Turkey’s Erdogan says U.S.’s threatening language will not benefit anyone
The threatening language of the U.S. will not benefit anyone, Turkish President Tayyip Erdogan said on Wednesday, as relations between the NATO allies soured over the case of a U.S. pastor jailed in Turkey on terrorism charges.
Speaking to newsmen in Ankara, Erdogan said Turkey would not make compromises regarding the independence of the judiciary, and said the remarks of the “evangelist, zionist mentality” in the U.S. was unacceptable.
He also said his foreign minister, Mevlut Cavusoglu, would hold talks with U.S. Secretary of State Michael Pompeo on the sidelines of an Association of Southeast Asian Nations meeting in Singapore.
On Monday, U.S. Secretary of State Mike Pompeo said house arrest was “not enough” and called on Turkish authorities to “resolve his case immediately in a transparent and fair manner.”
Brunson was arrested in September 2016, in the aftermath of the July 15, 2016 coup attempt in Turkey blamed on Gülenist Terror Group (FETÖ).
He is accused of links to FETÖ as well as the PKK terrorist group, along with political espionage. He was a pastor at the Evangelic Resurrection Church in the western city of Izmir before his arrest.
Turkey’s Foreign Minister responded by saying that Turkey was governed by the rule of law. “We will never tolerate threats from anybody,” Mevlüt Çavuşoğlu said on Twitter.
“No one can threaten or give orders to Turkey,” said Hami Aksoy, a spokesman for the ministry. Turkey has shown political will to improve relations with the U.S., he said, calling on Washington to engage in dialogue.
Turkish Foreign Ministry spokesman Hami Aksoy said: “Turkey is a sovereign state with a deep-rooted democratic tradition and political order which upholds the supremacy of law. No one can give orders to Turkey and threaten our country.
The rhetoric of threat against Turkey is unacceptable.”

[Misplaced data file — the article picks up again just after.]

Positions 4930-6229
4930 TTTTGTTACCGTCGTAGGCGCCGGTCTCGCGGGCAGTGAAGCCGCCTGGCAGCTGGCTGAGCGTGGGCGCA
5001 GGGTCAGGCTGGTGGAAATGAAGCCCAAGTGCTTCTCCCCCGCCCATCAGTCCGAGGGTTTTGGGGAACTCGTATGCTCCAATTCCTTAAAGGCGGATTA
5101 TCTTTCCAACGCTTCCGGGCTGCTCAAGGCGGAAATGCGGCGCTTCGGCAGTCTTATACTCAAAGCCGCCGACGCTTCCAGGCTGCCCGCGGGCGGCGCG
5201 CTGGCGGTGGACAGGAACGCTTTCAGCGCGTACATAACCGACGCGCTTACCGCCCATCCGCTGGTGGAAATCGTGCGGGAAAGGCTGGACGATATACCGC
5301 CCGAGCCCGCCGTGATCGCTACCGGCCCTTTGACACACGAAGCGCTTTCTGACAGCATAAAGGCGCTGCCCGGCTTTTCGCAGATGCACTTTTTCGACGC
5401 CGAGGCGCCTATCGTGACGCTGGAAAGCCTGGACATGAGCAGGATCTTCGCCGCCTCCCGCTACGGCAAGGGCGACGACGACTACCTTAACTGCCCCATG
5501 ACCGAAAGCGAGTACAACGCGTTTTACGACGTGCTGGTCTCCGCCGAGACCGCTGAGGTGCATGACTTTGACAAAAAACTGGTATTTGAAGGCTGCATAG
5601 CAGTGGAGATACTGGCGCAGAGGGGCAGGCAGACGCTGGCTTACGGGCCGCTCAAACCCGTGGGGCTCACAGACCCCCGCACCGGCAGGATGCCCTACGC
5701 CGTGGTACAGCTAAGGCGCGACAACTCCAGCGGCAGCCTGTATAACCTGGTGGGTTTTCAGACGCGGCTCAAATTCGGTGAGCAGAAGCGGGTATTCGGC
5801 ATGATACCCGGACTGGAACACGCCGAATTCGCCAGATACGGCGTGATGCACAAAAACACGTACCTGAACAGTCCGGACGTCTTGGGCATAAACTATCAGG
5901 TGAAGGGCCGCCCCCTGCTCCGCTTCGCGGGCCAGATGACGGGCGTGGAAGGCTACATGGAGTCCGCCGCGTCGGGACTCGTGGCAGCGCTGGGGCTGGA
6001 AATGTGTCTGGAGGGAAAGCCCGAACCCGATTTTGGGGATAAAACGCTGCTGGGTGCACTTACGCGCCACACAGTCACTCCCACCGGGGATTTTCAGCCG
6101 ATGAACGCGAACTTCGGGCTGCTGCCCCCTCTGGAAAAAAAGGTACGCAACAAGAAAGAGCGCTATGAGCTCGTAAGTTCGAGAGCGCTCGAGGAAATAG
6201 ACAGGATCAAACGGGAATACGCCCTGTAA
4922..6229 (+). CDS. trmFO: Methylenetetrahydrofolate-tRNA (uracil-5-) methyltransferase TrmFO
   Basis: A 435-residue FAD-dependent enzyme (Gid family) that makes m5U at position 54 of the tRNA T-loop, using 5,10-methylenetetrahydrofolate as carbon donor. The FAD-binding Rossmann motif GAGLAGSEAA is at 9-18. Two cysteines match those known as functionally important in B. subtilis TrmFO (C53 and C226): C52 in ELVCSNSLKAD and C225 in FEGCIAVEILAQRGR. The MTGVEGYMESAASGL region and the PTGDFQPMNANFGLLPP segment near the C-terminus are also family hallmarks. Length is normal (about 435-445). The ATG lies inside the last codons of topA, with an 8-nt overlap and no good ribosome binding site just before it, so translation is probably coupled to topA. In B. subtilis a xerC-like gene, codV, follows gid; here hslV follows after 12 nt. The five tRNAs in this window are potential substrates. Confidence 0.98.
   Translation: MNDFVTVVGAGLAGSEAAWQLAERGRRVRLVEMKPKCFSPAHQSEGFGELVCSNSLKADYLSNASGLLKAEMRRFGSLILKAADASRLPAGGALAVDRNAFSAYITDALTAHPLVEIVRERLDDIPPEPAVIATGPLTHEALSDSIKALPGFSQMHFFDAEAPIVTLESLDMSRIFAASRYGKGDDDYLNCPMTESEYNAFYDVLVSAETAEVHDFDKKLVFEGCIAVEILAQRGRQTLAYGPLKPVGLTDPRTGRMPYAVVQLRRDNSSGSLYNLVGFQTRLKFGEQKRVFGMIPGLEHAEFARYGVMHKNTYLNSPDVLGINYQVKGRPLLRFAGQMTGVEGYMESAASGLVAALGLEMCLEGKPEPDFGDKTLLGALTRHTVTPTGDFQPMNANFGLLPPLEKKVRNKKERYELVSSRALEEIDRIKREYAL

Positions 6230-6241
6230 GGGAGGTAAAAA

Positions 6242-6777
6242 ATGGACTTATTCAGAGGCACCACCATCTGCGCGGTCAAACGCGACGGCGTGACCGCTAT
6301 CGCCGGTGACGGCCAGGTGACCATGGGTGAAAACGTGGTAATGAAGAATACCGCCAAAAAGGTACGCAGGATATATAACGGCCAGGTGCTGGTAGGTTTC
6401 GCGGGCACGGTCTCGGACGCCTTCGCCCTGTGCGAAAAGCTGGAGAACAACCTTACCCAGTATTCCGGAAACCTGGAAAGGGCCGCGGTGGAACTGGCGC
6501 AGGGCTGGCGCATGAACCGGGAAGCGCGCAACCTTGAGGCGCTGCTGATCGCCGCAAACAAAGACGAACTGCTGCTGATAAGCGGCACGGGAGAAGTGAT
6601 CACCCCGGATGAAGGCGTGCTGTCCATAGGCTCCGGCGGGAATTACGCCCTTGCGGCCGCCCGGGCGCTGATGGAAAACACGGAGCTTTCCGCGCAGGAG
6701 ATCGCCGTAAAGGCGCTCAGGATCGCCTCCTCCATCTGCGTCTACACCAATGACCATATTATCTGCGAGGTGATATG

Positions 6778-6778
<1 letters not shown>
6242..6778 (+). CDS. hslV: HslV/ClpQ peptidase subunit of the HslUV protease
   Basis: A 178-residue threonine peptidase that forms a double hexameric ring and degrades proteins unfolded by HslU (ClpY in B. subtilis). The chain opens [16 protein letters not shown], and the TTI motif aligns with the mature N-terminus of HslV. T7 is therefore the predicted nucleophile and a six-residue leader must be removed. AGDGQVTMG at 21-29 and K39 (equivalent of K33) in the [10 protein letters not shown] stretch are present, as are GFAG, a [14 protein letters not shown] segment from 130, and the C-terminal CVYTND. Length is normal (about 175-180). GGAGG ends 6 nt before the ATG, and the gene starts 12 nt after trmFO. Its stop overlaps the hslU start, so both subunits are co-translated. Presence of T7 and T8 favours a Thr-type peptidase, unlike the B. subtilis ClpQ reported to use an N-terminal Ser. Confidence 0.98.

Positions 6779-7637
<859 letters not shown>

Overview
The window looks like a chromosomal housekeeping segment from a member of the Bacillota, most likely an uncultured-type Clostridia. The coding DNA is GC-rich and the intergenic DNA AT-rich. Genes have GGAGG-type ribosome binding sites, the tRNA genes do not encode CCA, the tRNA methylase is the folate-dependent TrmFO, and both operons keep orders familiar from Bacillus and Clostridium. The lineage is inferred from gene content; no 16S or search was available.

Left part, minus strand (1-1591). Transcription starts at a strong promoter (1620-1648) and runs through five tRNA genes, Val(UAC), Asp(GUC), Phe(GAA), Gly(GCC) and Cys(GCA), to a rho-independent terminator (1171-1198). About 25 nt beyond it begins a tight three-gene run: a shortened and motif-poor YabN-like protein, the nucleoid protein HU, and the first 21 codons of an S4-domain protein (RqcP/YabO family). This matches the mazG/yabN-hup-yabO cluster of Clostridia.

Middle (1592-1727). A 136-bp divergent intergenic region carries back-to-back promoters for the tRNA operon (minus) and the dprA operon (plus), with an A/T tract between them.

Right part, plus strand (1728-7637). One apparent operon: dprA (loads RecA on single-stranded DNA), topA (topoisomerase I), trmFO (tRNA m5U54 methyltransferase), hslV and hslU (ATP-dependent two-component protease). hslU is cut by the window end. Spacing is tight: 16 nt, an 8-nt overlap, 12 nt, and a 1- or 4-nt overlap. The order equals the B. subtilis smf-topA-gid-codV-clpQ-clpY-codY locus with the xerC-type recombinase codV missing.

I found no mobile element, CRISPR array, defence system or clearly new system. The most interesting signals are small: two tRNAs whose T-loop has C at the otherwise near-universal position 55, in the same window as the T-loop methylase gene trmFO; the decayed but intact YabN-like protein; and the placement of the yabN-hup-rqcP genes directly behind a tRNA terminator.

Aksoy said Turkey has already done “more than enough” and displayed political will regarding the issue.
“As regards the Brunson case, necessary information has been provided to our U.S. counterparts on various occasions and it has been clearly expressed that this issue is totally within the competence of the independent Turkish judiciary,” Aksoy said.
President Spokesperson Ibrahim Kalın also warned Washington over its threatening language and said the U.S. administration will not “reach desired results by threatening Turkey over an issue which falls within the jurisdiction of our country’s independent judiciary.”
The spokesman also criticized the U.S. for not taking any steps against FETÖ.
Kalın urged the U.S. to reconsider its approach and adopt a constructive position before inflicting further damage to its own interests and alliance with Turkey.
The U.S. administration, which has taken no steps whatsoever against the terrorist group FETÖ until today, must understand that it cannot reach desired results by threatening Turkey over an issue, which falls within the jurisdiction of our country’s independent judiciary.
Vice President Fuat Oktay also commented on the matter, saying Turkey will not bow to “cheap threats” and the U.S. has to respect independent Turkish judicial system.
Evangelical Christians have long lobbied for Washington to exert pressure on Ankara to secure Brunson’s release and Trump’s decision to greenlight sanctions shows the risks he is willing to take in order to avoid displeasing the evangelicals.
Anti-American sentiment is already on the rise in Turkey, as surveys after the 2016 coup attempt show, linking the rise to Washington’s reluctance to hand over FETÖ leader Fetullah Gülen.
A court in Izmir has ordered his imprisonment to be commuted to house arrest, citing Brunson’s health problems. He will be also fitted with an ankle monitor and barred from leaving the country.
He is scheduled to appear before a court in October for his third hearing, after the court rejected an appeal for his release in a July 18 hearing. (Reuters/NAN)